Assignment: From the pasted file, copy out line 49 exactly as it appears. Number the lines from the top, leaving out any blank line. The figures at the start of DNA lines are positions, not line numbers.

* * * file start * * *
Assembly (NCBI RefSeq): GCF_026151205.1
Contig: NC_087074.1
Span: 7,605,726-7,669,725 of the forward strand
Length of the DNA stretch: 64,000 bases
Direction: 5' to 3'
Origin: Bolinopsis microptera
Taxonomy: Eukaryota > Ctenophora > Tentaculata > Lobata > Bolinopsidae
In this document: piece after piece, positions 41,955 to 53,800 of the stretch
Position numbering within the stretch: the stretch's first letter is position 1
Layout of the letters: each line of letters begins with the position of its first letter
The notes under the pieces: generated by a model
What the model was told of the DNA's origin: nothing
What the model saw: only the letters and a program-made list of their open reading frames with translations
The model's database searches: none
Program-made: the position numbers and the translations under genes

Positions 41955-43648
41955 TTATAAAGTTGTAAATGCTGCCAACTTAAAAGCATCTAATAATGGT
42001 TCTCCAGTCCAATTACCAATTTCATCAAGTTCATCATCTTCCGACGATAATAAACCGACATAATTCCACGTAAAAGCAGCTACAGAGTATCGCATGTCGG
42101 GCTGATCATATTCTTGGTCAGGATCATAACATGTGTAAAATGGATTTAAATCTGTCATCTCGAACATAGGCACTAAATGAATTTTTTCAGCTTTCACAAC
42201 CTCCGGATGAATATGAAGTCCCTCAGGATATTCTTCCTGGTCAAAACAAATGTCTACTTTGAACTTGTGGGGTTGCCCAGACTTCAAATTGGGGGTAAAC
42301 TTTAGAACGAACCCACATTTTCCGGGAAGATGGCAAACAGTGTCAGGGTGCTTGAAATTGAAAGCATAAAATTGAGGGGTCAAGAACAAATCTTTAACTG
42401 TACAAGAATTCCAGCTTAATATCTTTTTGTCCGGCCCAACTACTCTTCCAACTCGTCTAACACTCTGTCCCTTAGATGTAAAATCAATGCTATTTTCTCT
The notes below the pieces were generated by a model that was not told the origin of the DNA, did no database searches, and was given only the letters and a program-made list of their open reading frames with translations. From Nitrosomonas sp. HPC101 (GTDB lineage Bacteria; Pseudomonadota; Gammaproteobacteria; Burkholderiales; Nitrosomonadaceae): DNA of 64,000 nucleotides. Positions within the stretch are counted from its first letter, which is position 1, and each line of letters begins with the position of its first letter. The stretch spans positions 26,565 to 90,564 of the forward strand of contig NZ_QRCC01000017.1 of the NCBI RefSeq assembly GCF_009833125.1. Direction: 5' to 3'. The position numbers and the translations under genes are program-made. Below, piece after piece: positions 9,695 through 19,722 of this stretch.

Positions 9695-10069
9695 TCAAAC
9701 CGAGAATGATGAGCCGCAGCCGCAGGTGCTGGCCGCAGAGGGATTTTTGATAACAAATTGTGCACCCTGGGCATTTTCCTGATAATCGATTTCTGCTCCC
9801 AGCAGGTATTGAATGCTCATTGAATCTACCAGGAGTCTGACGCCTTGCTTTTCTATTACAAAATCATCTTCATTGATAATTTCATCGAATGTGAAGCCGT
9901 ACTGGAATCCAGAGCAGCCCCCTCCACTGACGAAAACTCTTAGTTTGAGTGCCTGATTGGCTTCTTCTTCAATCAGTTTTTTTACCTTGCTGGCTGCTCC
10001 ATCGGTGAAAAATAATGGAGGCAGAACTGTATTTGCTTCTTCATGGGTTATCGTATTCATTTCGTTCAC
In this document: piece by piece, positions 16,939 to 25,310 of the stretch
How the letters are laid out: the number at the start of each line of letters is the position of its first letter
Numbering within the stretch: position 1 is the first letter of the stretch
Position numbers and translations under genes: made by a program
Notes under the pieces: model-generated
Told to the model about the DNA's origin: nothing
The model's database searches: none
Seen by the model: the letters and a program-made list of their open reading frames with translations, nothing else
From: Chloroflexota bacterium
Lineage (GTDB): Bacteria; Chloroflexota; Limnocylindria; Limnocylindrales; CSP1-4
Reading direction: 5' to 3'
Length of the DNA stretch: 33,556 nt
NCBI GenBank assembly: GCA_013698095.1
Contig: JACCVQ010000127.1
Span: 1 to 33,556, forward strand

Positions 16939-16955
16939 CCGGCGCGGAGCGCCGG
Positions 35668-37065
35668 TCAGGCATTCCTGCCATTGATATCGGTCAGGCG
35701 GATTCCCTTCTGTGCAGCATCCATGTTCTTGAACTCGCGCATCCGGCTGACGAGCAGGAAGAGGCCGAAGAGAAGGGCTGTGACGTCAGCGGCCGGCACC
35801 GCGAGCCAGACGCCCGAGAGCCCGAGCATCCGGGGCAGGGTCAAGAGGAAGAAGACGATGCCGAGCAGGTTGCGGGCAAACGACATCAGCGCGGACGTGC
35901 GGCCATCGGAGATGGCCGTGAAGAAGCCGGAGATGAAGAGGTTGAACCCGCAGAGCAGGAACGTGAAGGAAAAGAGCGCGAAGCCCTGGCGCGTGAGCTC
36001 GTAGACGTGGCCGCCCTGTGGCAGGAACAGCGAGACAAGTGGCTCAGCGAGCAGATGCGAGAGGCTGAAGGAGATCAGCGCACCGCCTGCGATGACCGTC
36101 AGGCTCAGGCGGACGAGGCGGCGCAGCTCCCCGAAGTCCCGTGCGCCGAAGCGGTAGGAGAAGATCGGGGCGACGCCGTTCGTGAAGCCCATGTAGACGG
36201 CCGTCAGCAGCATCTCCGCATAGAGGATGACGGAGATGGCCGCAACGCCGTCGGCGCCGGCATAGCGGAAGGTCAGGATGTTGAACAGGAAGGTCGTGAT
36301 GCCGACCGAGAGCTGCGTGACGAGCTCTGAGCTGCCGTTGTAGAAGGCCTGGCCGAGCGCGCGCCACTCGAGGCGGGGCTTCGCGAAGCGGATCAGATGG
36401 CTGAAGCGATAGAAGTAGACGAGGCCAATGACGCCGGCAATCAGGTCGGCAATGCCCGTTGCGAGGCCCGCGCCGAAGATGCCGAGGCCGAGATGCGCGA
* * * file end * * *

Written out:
35701 GATTCCCTTCTGTGCAGCATCCATGTTCTTGAACTCGCGCATCCGGCTGACGAGCAGGAAGAGGCCGAAGAGAAGGGCTGTGACGTCAGCGGCCGGCACC